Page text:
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Old 09-06-11, 12:25 PM   #1
gearbasher
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Crown race cutting question.

I'm in the process of a complete overhaul on my '98 Guerciotti. When I bought the frame, back in 98/99, I was told it was completely preped. Well, I noticed the fork crown race on my Record headset was cracked. Over the years I've purchased many frame tools and now I do all my prep work. I checked the crown race seat with a Campy go/no go guage and it needs cutting. My question is: The seat is chromed and I do not want to destroy my nice VAR cutter on the chrome, so how do I remove the chrome? I read that it should be filed off. If this is right, how do I not go too far with the file?
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Old 09-06-11, 01:03 PM   #2
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gearbasher: I am not certain what exactly you are cutting, ID or depth, but I would ask a competent machine shop to grind it or to mill it with a carbide cutter.
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Old 09-06-11, 01:57 PM   #3
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There is a special tool for "facing" the crown race. Find an LBS that has the tool and have them do it. I don't know if there are any special problems with facing chrome.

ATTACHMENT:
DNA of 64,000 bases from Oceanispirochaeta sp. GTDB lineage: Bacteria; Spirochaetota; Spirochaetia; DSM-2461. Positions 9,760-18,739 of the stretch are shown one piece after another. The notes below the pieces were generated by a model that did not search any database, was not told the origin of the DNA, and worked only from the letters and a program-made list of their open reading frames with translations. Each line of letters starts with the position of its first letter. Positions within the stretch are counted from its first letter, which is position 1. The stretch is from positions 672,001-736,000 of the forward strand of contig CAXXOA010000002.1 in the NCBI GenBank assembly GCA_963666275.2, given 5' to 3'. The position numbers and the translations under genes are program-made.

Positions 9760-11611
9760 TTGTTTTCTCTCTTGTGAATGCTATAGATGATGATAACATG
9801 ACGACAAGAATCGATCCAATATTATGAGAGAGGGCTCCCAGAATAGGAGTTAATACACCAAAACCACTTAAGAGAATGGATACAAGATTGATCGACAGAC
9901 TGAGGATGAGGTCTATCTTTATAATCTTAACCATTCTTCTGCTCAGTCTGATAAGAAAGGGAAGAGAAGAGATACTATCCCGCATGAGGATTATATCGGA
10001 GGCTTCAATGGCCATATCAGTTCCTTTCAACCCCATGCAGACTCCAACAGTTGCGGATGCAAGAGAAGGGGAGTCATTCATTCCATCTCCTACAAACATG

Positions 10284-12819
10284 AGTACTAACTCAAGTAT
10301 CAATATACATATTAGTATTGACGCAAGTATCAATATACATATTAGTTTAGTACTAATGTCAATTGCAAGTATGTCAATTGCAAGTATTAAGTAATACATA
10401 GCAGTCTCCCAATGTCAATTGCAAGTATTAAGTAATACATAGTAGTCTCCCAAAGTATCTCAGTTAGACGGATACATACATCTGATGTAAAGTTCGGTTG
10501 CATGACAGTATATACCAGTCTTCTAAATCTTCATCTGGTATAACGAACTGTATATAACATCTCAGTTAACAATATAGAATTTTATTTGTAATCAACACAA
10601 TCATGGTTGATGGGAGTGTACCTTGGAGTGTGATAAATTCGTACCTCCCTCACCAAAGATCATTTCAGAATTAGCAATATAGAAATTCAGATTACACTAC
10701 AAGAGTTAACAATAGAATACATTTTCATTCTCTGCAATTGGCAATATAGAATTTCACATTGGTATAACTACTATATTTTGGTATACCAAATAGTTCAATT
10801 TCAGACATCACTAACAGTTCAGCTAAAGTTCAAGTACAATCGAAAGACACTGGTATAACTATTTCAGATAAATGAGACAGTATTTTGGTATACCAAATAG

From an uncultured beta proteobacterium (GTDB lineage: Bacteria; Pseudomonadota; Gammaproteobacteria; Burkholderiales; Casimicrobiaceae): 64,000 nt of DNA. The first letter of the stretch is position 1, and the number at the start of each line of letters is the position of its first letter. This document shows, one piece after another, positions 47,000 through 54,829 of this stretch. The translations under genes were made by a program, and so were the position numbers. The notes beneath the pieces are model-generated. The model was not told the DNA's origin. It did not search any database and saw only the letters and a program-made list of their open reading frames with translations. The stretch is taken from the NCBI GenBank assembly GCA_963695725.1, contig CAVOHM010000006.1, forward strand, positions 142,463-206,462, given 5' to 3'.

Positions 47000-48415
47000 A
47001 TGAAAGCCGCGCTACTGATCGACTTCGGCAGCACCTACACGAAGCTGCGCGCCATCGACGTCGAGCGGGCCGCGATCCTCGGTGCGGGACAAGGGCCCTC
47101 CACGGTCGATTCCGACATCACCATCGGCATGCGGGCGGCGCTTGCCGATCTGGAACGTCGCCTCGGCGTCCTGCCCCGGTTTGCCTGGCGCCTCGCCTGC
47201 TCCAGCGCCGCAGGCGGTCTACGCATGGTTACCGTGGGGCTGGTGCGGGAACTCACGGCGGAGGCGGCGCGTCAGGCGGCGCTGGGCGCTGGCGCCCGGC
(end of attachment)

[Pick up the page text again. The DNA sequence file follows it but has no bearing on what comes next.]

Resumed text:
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Old 09-06-11, 02:14 PM   #4
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Quote:
Originally Posted by Al1943 View Post
There is a special tool for "facing" the crown race. Find an LBS that has the tool and have them do it. I don't know if there are any special problems with facing chrome.
There is a problem cutting chrome (tool wear), which is why the OP doesn't want to attack it. But if your LBS will, I'd let them have at it. But they'll probably pass as well, unless all they know is carbon .

As far as filing, I'd just be careful. Take a couple swipes, take a look. If you can use tools, you can be an adequate judge of this process. The cutter will round out any "corners" you leave.
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Old 09-06-11, 02:59 PM   #5
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To clarify: I need to cut the OD of the crown race seat on the fork. I have the proper tool and I've done the job a number of times. It's just that this is a fully chromed fork (crown race seat and all) and chrome destroys the cutter. I do not want to ruin an expensive cutter. I was hoping someone had a method to remove the chrome other than taking a file to it. I'm afraid of filing low spots on the seat.
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Old 09-06-11, 03:48 PM   #6
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gearbasher: Grinding is the way to go. A local automotive machine shop should have no problem grinding (and polishing, for that matter) the OD of the seat to close tolerances. Just bring the bearing to them to measure.
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